Introduction to Parietal Cells

Parietal cells are one type of special cell that play a very crucial part in the digestive system of humans. Parietal cells are also called oxyntic cells. Parietal cells are one type of secretory epithelium cells that secrete hydrochloric acid. This hydrochloric acid makes the gastric juice acidic (pH 2.0 - 3.7). These oxyntic cells are found in the inner linings of the stomach. Besides hydrochloric acid, parietal cells secrete an intrinsic factor that helps in the absorption of vitamin B12. Such secretion of oxyntic cells is controlled by central and local modulators by some regulating factors such as histamine, acetylcholine, gastrin, etc.

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Structure and Location of Parietal Cells

Parietal cells are part of the human stomach. The stomach is the widest and distensible C-shaped part of the alimentary canal which is obliquely behind the diaphragm on the left side. The stomach wall is made of many folds that are known as gastric rogues. The stomach has mainly three parts - fundus, body and pyloric. Gastric parietal cells are the glandular part of the fundus and body regions of the stomach. 


To explain the question of what are parietal cells, it is necessary to mention that it is a kind of epithelium cell that secrete hydrochloric acid and intrinsic factors. Oxyntic cells are made of canaliculi. Canaliculi is an extensive secretory network. To increase the surface area such canaliculi has a deep infolding. An interesting mechanism is followed here. Interestingly the number of canaliculi largely depends on the secretory needs. This canaliculi network helps in the secretion of hydrochloric acid. In the stomach, the secretion of hydrochloric acid needs active transport as it is transported against the H+concentration. That is why the enzyme hydrogen potassium ATPase is present in parietal cells to conduct active transport of hydrochloric acid.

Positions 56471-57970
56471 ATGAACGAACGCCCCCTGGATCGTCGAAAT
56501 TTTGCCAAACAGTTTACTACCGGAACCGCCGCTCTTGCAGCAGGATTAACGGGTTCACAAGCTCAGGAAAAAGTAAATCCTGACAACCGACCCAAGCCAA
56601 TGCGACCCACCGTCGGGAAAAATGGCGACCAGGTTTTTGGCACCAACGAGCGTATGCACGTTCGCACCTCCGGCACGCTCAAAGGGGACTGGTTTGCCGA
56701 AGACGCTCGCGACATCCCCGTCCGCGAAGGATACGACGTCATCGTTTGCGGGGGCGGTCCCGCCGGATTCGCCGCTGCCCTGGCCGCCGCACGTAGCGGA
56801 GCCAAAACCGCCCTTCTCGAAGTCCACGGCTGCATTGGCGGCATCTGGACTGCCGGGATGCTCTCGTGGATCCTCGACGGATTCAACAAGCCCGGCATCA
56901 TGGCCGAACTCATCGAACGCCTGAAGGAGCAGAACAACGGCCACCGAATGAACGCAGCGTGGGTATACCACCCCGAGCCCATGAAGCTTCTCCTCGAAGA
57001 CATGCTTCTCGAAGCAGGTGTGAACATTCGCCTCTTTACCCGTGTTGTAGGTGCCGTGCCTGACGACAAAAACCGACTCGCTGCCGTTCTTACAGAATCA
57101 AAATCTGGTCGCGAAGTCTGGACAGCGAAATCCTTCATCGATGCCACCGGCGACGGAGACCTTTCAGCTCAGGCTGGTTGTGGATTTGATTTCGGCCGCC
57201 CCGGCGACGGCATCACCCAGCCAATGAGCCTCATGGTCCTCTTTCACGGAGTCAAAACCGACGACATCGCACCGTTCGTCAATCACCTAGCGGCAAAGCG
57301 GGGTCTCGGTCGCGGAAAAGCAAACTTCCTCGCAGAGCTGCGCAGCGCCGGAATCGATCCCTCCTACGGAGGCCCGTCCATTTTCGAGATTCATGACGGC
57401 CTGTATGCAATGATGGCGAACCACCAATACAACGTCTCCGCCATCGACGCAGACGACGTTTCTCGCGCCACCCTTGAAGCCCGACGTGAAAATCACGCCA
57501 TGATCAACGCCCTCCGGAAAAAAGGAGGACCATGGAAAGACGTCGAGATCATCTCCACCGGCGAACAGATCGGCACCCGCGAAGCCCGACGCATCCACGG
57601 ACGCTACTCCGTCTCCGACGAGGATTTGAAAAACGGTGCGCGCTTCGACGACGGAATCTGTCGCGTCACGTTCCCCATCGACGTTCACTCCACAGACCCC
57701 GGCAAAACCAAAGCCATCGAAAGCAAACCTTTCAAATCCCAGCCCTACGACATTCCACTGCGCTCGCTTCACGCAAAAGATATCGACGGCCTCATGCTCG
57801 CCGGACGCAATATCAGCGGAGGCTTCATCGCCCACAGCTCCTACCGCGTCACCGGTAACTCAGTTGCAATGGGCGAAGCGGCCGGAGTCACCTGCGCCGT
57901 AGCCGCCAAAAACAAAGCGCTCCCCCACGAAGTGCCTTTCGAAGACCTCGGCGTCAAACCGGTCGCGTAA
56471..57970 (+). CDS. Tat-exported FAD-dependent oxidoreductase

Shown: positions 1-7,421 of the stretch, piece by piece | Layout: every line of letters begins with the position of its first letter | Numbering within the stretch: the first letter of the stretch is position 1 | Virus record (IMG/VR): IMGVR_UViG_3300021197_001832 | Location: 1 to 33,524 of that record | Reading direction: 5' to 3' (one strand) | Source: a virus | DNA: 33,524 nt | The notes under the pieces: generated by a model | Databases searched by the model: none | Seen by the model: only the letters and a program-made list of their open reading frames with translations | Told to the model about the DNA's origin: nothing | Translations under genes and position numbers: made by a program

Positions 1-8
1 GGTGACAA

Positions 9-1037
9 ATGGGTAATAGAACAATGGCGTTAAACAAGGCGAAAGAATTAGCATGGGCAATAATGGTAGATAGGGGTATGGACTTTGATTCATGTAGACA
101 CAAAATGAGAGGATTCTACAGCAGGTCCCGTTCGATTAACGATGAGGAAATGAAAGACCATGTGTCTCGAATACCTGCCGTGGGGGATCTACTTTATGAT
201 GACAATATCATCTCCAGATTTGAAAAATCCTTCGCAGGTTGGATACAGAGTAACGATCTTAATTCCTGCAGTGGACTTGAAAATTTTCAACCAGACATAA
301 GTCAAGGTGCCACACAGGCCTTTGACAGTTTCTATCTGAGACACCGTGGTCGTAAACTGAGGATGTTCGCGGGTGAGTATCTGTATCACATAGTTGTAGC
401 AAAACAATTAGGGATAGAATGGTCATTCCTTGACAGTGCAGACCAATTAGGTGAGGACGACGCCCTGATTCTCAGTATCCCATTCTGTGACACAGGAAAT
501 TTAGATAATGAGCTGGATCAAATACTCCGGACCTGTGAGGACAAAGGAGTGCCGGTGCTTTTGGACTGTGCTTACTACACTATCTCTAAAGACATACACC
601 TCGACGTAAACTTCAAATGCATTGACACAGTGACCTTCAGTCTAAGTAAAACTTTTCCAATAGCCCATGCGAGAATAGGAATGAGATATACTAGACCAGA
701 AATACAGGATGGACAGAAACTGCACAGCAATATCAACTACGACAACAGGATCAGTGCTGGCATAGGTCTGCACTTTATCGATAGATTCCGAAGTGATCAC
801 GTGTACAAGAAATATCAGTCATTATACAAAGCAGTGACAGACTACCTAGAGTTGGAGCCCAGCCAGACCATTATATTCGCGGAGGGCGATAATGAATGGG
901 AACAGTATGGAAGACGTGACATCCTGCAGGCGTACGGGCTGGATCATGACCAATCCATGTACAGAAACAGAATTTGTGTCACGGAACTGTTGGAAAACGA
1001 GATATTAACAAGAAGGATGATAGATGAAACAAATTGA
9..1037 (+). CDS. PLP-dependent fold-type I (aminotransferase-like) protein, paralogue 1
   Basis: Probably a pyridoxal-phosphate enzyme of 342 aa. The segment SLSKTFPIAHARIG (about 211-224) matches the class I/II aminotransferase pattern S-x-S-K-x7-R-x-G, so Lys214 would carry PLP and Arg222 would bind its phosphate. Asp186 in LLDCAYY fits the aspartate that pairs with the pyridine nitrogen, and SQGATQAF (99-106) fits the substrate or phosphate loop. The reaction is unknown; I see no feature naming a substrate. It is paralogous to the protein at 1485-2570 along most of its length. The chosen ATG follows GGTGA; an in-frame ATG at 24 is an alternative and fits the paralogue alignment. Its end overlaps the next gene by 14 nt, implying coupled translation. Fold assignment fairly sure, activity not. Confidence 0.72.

Function of Oxyntic Cells

To discuss parietal cells function, it is needed to mention that to work properly gastric digestive enzymes require an acidic medium. Hydrochloric acid secreted by parietal cells maintains the acidic medium within the stomach.


The source of the hydrogen ion of hydrochloric acid is carbonic acid which is formed by carbon dioxide and water with the help of an enzyme called carbonic anhydrase. There is an exchange of bicarbonate ions with chloride ions through the membrane of parietal cells. Such ion exchange results in an alkaline tide phenomenon. Huge amounts of potassium and chloride ions are absorbed by simple diffusion. With the help of a potassium hydrogen pump and ATP, the hydrogen ion is absorbed into the parietal cells by the active ion exchange method. Interestingly the efficiency of this hydrogen potassium pump increases during the activation of parietal cells stomach.


Hydrochloric acid plays a vital role in the digestion of food within the stomach. It helps in the digestion of proteins by unfolding the peptide bonds of protein and thus helps the gastric enzymes to work properly on it. Hydrochloric acid transforms the inactive pepsinogen and prorenin into active enzymes pepsin and renin and thus helps in proteolysis. Parietal cells secrete an intrinsic factor which is one type of glycoprotein. This intrinsic factor plays an important role in the absorption of vitamin B12.